Go deeper: The supply crunch that could slow the climate fight

Go deeper

Updated Oct 28, 2020 - Axios Events

Watch: How the pandemic has changed the energy industry

On Wednesday, October 29 Axios' Amy Harder hosted a conversation on the pandemic's effects on the environment, the energy industry, and how these shifts will have a lasting impact on the private sector's approach to renewable energy. The conversation featured Sunrun co-founder and CEO Lynn Jurich and New York's deputy secretary for energy and environment Ali Zaidi.

Lynn Jurich discussed the shift to renewable energy and the technology making renewable energy cheaper than fossil fuels.

  • On the next biggest global challenge in renewable energy: "How do you decarbonize this energy industry globally?...I view this very much as an opportunity and something where the U.S. should really be just moving faster on this. And that's why I look to the Biden program to help us."
  • On new technologies in the energy space: "We're just scratching the surface of the existing lithium-ion battery technology. If we combine that technology with renewable energy, we can go a long way to decarbonizing our energy system."

Ali Zaidi unpacked Gov. Cuomo's statewide plans around renewable energy, from centering issues of race and equity, as well as New York state's initiative to get to 70% renewable electricity by 2030.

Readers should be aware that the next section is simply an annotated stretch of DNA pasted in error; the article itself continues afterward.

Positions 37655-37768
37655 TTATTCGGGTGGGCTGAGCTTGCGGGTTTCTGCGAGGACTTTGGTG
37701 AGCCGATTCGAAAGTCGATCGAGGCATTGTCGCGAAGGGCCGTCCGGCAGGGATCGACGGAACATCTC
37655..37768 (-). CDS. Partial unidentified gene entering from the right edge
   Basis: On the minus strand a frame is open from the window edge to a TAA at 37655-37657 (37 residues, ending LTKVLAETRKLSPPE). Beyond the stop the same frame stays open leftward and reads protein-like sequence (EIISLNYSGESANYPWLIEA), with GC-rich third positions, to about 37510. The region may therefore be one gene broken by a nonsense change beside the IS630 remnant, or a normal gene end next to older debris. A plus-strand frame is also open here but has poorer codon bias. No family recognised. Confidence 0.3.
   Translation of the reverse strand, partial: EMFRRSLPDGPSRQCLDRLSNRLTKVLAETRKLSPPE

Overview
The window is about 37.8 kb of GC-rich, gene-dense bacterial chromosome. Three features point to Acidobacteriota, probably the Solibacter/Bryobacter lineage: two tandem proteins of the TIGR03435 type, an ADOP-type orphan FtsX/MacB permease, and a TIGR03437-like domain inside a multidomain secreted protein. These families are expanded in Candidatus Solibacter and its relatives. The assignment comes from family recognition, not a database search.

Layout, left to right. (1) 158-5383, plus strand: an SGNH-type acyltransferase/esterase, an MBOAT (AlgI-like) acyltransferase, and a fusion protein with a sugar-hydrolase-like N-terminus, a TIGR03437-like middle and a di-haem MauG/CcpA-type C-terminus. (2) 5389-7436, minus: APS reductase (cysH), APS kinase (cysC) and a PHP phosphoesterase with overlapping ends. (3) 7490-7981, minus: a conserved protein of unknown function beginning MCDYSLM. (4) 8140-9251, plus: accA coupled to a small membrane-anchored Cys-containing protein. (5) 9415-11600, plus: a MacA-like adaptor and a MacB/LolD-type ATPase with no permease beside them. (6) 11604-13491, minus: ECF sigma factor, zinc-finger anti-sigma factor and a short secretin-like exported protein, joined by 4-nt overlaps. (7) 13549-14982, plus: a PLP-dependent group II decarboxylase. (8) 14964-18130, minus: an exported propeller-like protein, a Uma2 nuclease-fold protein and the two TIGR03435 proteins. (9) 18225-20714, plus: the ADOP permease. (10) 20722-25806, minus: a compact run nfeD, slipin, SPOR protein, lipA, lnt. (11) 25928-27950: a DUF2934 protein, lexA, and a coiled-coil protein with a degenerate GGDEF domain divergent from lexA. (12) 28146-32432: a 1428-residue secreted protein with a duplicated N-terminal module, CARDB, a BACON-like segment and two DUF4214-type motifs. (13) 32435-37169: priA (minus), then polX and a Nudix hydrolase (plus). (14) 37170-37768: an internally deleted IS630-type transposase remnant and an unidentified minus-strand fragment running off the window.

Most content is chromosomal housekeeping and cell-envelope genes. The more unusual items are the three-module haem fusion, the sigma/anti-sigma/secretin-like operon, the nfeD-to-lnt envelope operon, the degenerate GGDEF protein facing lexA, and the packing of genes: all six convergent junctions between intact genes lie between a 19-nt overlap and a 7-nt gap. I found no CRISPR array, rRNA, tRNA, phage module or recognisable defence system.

• On the goals of New York's energy policy plans: "It's an opportunity to advance jobs. It's an opportunity to advance justice. And it's an opportunity to advance our climate ambitions. That's the playbook Gov. Cuomo has laid out."
  • How energy is an equity issue: "What we are seeing increasingly is the intersecting and interconnected challenges of race, of equity and of the environment. And what that reveals to us is a real opportunity. Coming out of this pandemic to build back better."

Axios Chief Revenue Officer Fabricio Drumond hosted a View from the Top segment with Cognite co-founder and CEO John Markus Lervik and discussed the role of technology in increasing usage of renewable energy.

  • "For renewables and renewable transformation, [it is] fully dependent on digital transformation. Technology is the single most important driver for more sustainable and environmentally friendly operations."

Thank you Cognite for sponsoring this event.

An energy reporter’s quest for a clean, affordable and versatile car

Illustration: Aïda Amer/Axios

After 13 years without owning a car, I finally got one.

Why it matters: Driving is one of the most direct ways we as individuals benefit from our activities raising Earth’s temperature. It’s also one of the clearest ways we can embrace cleaner technologies.

Exclusive: DOE launches push to meet hydrogen "Earthshot" goal

Illustration: Aïda Amer/Axios

Energy Secretary Jennifer Granholm will on Monday unveil new efforts aimed at massively cutting the cost of producing hydrogen with climate-friendly processes, according to an agency official.

Driving the news: The department will announce the "Hydrogen Shot" program to breathe life into the DOE's goal, first announced in April, to drive the costs of clean hydrogen down from about $5 per kilogram today to $1 per kilogram by 2030.